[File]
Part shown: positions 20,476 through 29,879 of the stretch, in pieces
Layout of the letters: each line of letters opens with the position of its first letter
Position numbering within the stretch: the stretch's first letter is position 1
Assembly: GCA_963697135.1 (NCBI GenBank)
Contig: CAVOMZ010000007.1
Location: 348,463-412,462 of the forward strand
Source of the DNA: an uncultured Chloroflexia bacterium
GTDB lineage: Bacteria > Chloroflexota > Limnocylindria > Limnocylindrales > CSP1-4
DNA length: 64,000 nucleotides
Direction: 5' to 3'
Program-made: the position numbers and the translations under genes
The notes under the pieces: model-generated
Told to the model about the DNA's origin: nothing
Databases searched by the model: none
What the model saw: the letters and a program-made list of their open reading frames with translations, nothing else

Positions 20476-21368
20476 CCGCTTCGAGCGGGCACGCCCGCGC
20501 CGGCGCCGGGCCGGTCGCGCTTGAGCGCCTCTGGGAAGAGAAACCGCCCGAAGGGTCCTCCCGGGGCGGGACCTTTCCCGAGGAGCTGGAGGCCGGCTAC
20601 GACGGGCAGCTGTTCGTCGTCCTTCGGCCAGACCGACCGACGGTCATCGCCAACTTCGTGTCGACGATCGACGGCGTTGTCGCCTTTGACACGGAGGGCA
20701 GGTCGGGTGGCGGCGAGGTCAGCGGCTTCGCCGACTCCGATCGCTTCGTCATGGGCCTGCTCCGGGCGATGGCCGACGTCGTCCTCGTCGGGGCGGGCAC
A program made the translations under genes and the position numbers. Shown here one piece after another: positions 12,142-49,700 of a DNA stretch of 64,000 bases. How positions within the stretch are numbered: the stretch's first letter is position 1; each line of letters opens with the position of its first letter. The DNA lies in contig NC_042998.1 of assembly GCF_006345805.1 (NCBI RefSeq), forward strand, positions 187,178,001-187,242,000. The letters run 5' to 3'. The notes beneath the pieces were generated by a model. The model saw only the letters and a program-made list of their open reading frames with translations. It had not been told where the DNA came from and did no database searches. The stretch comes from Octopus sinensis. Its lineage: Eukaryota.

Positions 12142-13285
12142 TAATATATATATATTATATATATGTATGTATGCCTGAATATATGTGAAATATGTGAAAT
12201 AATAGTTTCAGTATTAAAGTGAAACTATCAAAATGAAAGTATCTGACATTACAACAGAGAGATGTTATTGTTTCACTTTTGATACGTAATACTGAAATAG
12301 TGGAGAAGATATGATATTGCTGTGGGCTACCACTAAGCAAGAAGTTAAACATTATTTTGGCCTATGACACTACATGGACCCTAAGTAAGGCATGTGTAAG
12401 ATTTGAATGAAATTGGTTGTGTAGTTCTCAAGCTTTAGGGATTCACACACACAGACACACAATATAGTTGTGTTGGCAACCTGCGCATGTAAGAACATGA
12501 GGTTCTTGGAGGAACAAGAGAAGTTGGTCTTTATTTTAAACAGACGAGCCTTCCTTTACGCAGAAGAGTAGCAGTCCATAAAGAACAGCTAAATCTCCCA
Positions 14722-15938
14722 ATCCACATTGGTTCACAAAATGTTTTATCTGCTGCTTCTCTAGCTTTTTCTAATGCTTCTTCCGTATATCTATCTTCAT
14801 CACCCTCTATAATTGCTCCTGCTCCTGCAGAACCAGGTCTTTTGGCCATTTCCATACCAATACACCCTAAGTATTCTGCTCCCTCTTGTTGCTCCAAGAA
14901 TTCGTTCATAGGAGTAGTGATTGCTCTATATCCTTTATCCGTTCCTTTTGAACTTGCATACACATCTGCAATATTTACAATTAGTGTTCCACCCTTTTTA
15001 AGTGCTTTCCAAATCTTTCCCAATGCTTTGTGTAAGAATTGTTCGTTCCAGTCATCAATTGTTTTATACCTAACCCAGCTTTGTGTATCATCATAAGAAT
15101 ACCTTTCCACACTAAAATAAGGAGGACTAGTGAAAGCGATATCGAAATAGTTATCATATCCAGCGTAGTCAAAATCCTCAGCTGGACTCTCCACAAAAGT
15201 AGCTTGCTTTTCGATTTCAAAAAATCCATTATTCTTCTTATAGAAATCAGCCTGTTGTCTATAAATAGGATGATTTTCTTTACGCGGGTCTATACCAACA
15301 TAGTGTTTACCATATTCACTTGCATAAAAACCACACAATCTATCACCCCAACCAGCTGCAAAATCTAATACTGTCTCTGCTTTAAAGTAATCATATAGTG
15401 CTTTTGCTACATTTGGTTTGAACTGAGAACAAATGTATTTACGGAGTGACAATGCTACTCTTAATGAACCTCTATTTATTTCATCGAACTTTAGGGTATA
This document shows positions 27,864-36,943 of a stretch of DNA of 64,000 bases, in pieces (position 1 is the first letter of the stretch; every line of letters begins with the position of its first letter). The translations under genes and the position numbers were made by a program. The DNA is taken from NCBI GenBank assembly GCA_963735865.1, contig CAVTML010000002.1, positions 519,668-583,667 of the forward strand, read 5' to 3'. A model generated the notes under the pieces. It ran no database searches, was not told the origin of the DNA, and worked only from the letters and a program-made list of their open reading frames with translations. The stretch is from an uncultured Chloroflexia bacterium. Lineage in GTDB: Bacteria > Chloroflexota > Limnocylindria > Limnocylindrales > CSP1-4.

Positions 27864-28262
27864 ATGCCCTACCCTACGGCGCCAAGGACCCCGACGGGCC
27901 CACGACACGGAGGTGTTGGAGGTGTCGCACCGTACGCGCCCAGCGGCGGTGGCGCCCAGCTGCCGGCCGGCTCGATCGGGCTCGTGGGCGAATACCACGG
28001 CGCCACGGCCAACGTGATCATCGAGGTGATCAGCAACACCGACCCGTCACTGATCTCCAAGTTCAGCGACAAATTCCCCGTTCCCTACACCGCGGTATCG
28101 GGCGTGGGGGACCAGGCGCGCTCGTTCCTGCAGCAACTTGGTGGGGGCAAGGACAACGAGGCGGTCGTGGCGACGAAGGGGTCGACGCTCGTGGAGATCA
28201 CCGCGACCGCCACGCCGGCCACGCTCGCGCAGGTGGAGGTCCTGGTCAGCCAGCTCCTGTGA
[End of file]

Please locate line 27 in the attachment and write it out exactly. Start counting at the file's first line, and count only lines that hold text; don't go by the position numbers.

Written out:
12501 GGTTCTTGGAGGAACAAGAGAAGTTGGTCTTTATTTTAAACAGACGAGCCTTCCTTTACGCAGAAGAGTAGCAGTCCATAAAGAACAGCTAAATCTCCCA